5. With private tutoring I could potentially earn an extra 10k on the side.

I don’t personally do private tutoring anymore since I changed from a weekday job to a weekend one, but when I was working at the university I would take 8 private students spread out over Saturday and Sunday. I would charge them 200 yuan an hour for a saving increase of 6,400RMB a month which equals an extra 1000 USD saved.

6. How much did I spend to get to China in the first place?

To get started I had to find a job that looked attractive. I researched potential schools long before I contacted them. I knew I fulfilled the requirements for a teacher and could basically pick and choose which schools I wanted to work for, however I had heard some horror stories about Chinese bosses I wanted to avoid. I chose a middle ground Salary with a big name training chain school, Aston English. My choice was down to the fact they are more likely to stick to contracts conditions and have a great networking base with other foreigners.

From beginning of communication to when I arrived in China I spent about 1000 Australian dollars. Most of that money was spent on getting the medical certificate filled, the airplane ticket to China ( which is reimbursed) and travel costs between home and Melbourne to get the visa.

All of this was spread out over 4 months as I fulfilled all the painstaking steps to get my visa. After arrival I spent a small amount of cash on setting up my home and to tide me over until first pay.

So If you put this all together you can see how over the space of 18 months I managed to save over 20k, which I used to put a deposit on a house, get it fully furnished, traveled back home once a year and bought my own training school! Just imagine if you had two people working! Your savings would be through the roof!

Are you interested in working in China, or if you want more detailed and clear descriptions of life in China don’t be afraid to leave me a comment!

Love Christi




My Background


As I mentioned in my previous post I am in the process of opening my own English school here in China. Although I already am a part owner in a school I bought a few years ago, this will be mine from the ground up.

What about the old school?

A few years ago I was a lowly English teacher in China earning a decent wage and with a dream in my heart that one day i would be doing business for myself. I was freshly married to a local Chinese and was in that “knuckle down and hustle” stage. I had a new house, a husband and a three month old baby, and no plan to continue to be a teacher let alone a boss in the near future.

What changed?

My then boss, a young guy from England and his business partner from Canada wanted out of the English school business. They had been through a rough time with the school at that time due to government policy change and weren’t living the dream they wanted to be living.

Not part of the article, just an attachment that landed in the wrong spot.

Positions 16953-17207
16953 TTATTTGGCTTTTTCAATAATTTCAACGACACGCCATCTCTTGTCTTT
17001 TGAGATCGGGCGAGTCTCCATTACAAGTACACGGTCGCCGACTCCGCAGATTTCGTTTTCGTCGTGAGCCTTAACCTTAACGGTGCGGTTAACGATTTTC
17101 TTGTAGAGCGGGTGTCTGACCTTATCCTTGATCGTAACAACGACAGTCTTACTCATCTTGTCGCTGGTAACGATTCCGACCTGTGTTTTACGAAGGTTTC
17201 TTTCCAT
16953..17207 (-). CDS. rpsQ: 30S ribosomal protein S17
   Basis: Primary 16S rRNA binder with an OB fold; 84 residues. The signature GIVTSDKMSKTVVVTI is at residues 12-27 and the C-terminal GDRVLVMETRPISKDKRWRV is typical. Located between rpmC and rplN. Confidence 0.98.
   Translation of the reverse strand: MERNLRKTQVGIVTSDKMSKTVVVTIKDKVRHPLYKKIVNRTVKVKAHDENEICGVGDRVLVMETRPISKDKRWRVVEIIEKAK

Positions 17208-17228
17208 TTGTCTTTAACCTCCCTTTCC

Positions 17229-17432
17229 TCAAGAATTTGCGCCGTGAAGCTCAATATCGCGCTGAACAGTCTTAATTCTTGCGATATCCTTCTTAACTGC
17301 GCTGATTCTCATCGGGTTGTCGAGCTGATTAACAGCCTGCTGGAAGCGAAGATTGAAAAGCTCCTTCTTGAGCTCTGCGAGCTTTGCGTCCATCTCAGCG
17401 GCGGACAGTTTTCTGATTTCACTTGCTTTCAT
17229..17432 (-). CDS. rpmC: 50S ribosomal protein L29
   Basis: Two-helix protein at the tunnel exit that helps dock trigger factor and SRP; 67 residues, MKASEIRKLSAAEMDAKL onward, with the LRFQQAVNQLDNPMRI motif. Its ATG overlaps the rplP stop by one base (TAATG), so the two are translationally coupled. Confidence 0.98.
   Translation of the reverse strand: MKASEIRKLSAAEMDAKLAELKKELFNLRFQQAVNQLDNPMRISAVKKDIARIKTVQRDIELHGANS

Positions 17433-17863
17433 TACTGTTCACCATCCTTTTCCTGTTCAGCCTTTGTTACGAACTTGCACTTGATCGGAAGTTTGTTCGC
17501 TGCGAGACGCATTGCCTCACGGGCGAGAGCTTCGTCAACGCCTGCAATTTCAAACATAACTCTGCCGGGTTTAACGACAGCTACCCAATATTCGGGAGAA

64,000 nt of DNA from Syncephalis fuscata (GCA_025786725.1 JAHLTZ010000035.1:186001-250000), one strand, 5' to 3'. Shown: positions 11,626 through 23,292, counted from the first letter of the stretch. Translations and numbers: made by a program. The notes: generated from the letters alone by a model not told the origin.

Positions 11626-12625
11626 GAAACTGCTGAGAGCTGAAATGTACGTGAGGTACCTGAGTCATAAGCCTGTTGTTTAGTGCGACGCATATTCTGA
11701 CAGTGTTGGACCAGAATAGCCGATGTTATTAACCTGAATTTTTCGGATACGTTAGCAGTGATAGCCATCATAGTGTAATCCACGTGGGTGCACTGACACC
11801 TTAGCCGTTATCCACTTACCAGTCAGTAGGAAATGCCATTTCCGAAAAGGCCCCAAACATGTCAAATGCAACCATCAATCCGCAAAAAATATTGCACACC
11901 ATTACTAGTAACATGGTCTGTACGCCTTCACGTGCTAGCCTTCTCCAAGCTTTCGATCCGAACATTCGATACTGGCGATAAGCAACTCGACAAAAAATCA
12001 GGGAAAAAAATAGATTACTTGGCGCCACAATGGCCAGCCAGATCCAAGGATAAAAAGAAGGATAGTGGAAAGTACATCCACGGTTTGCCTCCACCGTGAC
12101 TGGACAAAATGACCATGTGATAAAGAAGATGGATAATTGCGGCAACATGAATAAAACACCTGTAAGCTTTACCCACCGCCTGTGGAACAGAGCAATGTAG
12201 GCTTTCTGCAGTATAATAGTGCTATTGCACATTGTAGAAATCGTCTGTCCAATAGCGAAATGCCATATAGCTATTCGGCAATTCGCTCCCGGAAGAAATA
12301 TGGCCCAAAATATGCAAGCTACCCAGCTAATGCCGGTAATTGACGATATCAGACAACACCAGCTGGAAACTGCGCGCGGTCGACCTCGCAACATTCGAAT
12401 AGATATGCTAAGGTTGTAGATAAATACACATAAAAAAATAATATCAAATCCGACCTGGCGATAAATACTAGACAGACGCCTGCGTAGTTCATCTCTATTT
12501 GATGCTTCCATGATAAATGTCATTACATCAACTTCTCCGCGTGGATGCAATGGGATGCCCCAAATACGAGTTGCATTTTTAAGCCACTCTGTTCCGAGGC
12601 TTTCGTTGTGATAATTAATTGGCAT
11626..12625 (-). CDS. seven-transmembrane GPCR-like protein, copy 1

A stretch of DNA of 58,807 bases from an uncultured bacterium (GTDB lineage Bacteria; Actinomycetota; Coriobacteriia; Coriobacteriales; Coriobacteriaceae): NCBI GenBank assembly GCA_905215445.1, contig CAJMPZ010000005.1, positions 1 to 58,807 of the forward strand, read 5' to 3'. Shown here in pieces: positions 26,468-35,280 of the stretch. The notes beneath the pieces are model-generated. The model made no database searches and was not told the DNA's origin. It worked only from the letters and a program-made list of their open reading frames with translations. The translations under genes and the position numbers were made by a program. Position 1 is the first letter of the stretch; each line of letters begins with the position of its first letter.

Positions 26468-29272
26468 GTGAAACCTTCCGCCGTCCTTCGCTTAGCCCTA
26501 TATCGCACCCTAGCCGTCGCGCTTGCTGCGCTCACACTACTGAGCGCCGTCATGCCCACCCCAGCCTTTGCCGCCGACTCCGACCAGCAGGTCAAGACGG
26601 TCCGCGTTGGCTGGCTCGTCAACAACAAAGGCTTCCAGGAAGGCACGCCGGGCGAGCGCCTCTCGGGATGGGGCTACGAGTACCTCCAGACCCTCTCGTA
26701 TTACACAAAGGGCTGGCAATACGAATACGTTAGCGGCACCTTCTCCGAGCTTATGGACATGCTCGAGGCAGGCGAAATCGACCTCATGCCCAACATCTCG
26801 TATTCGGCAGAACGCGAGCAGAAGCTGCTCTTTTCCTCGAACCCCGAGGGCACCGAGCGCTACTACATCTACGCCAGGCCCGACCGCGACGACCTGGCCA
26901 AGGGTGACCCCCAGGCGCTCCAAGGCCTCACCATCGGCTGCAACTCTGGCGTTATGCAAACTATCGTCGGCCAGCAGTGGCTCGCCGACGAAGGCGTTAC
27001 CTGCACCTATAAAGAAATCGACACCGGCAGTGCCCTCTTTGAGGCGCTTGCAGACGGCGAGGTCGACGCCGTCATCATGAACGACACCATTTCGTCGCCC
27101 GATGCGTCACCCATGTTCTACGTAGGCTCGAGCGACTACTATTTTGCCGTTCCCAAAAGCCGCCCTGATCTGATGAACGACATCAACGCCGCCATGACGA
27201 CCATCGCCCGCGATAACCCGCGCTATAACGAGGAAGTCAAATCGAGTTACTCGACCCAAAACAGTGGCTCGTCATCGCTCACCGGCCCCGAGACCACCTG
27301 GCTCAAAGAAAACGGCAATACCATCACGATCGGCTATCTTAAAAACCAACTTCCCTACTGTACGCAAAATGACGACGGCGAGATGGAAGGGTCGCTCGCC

A few months before the Chinese government declared middle school entrance English exam scores didn’t have to be as high as they once were. That meant children didn’t need tutoring or outside training anymore to get ahead of their peers.

Because of this policy change their school of 500 enrolled kids dropped almost overnight to 250! They lost half of their income in a matter of weeks and I think, some of their spirit too.

So what did they do?

At that time my bosses pulled me aside and asked me if i wanted to take over. They had other plans they wanted to do in Beijing and I was in limbo myself. I wasn’t sure what i wanted to do long term so i agreed to their plan. In 2014 I took over that school as co-manager/ owner with the Chinese manager for a very low price.

So why now a new school?

From that time until now I have used my time , money and energy to get the school back to a better position. My partner and I streamlined our teaching style, added new social media interactions for parents and trained and implemented new teaching practices. We built a brand new school from the rubble of the old school and now its slowly beginning to show profits and development with the ability of soon being able to take care of itself.

So whats the new plan?

well now I have two babies both under 3 and a lot of time on my hands. I want to make something that’s completely my own. Something I can say is mine and not something given to me by others. So I am currently going to do two things, one is this blog and by extension, my crafts which I will sell on Etsy and the other is my new English school in another city.

Though I never personally wanted to open an English school  ( I was thinking more like doing import and export) Teaching English turned out to be something I am pretty good at. So while my husband takes care of managing the school during the week I can have my blog and my crafts too, then on the weekends teach. Sounds like a dream life to me!

Now that I have a new goal within my grasp I feel invigorated!

What about you, do you have something you have been looking forward to for a long time about to come true?